BY PATRICIA DRAZNIN
“A widow should be long suffering until death, self-restrained,and chaste. A virtuous wife who remains chaste when her husband has diedgoes to heaven. A woman who is unfaithful to her husband is reborn in thewomb of a jackal.”
–The Laws of Manu, from Dharamshastras, the sacred Hindu texts
In 1938 India, we meet Chuyia, the bright and spirited childof a Hindu family. Chuyia’s father tells her that her husband is dead.Chuyia does not even remember getting married. Her parents break our heartsas they shave Chuyia’s thick wavy hair down to her scalp. And deliverher to a house of widows dressed in humble white saris, the color of mourning.It is here that Chuyia will live out her days in hiding to atone for whateverpast sins resulted in the death of her husband, a man she hardly knew.
Although remarriage was legalized in the 19th century, a widow’s lifeis still doomed with the stigma of an impure and useless soul whose very shadowis a curse. This social issue is so volatile that during film production ofWater, radical fundamentalists burned down the sets, forcing the director toshut down production for four years until secretly relocating to Sri Lanka.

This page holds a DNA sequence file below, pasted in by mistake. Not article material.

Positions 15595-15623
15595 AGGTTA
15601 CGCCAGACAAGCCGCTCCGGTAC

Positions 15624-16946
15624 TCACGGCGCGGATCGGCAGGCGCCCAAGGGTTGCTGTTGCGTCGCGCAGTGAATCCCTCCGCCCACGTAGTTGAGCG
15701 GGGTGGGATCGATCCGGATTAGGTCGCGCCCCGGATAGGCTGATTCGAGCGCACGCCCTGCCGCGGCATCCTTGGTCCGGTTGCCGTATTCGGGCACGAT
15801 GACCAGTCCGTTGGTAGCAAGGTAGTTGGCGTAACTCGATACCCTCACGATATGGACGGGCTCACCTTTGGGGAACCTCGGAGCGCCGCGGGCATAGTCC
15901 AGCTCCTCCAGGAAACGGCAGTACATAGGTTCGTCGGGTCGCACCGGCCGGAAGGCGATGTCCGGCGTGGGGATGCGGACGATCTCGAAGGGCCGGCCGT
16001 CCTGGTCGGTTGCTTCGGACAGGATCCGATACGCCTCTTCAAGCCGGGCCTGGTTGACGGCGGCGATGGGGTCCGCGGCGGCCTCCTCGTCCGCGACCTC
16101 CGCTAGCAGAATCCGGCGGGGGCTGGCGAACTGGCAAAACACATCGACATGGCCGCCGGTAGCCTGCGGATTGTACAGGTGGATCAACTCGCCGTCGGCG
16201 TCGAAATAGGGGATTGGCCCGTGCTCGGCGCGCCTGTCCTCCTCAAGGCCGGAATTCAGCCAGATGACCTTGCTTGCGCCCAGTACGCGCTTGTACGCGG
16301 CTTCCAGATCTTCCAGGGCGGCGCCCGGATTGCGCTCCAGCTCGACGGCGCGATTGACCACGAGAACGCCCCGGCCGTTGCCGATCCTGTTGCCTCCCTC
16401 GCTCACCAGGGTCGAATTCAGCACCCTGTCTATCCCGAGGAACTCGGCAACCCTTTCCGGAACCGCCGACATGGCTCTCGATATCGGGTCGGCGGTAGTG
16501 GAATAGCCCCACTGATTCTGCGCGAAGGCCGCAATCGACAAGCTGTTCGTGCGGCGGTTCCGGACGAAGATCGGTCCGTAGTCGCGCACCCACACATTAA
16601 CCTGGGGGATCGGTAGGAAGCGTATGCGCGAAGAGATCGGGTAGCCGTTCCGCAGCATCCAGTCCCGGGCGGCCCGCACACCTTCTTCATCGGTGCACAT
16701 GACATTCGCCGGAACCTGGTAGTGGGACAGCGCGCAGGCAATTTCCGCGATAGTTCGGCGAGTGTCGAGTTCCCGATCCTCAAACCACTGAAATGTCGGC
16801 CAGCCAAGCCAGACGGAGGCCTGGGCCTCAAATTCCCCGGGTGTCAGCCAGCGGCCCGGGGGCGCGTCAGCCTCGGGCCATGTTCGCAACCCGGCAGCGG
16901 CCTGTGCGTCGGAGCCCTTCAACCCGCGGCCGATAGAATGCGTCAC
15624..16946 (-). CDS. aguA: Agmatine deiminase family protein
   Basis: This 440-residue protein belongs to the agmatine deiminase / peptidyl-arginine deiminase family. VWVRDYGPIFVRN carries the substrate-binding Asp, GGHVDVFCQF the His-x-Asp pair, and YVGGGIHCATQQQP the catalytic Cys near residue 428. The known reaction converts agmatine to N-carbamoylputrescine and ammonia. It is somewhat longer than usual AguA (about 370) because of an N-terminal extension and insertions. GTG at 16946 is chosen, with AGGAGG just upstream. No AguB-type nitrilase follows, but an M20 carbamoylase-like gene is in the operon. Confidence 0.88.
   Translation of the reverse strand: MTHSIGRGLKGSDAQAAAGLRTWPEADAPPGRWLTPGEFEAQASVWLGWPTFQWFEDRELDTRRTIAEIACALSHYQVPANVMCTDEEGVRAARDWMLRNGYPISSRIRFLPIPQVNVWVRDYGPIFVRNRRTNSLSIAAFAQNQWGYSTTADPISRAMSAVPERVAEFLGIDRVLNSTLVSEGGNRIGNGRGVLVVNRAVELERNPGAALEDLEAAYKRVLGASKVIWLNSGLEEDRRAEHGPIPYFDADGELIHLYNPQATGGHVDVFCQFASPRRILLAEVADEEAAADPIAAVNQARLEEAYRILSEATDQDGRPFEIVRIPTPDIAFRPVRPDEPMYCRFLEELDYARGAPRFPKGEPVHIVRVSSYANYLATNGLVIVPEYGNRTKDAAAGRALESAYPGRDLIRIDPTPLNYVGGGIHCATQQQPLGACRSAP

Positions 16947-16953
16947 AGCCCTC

Water is the final installation of a social trilogy by Deepa Mehta, screenwriter/director extraordinaire. Like its sister films Fire (1996) and Earth (1998),Water’s mysterious title refers to one of the five vital elements,the underlying flow of life that wears many faces. Water is a means ofpurification and cleansing; water is a medium that can separate or unite;water is a force that sustains life and takes it away. Water is a primalcharacter whose presence throughout the film is a metaphor for constancy.
This sad and alarming drama delivers unexpected beauty. The photographyof Giles Nuttgens and Dilip Mehta creates visual magic. And its rich,well-crafted characters weave a masterful story that draws us deeply intothe lives of some unforgettable women. Such as Madhumati, who rules thewidow roost as a business; the gorgeous Kalyani whose privileged long hairmakes her Madhumati’s commodity; the sharp and caring Shakuntala,whose longstanding faith begs to be toppled. And the inquisitive Chuyia,whose questions like ‘wheredo all the men widows live?’ stir up the widows’ passive acceptanceof their terrible fate. And in the background of this unfathomabletale is Mahatma Gandhi, urging colonial India to claim its independenceand embrace truth.
Water is an intricate commentary on religion, politics, social mores,freedom, faith, obedience, and hypocrisy. It is also a love story. Further,it’s a model for how to orchestrate a sterling feature film. Andfinally, Water is a tribute to a bold director who risked her life to bringthis haunting story to the screen that will follow you out of the theater.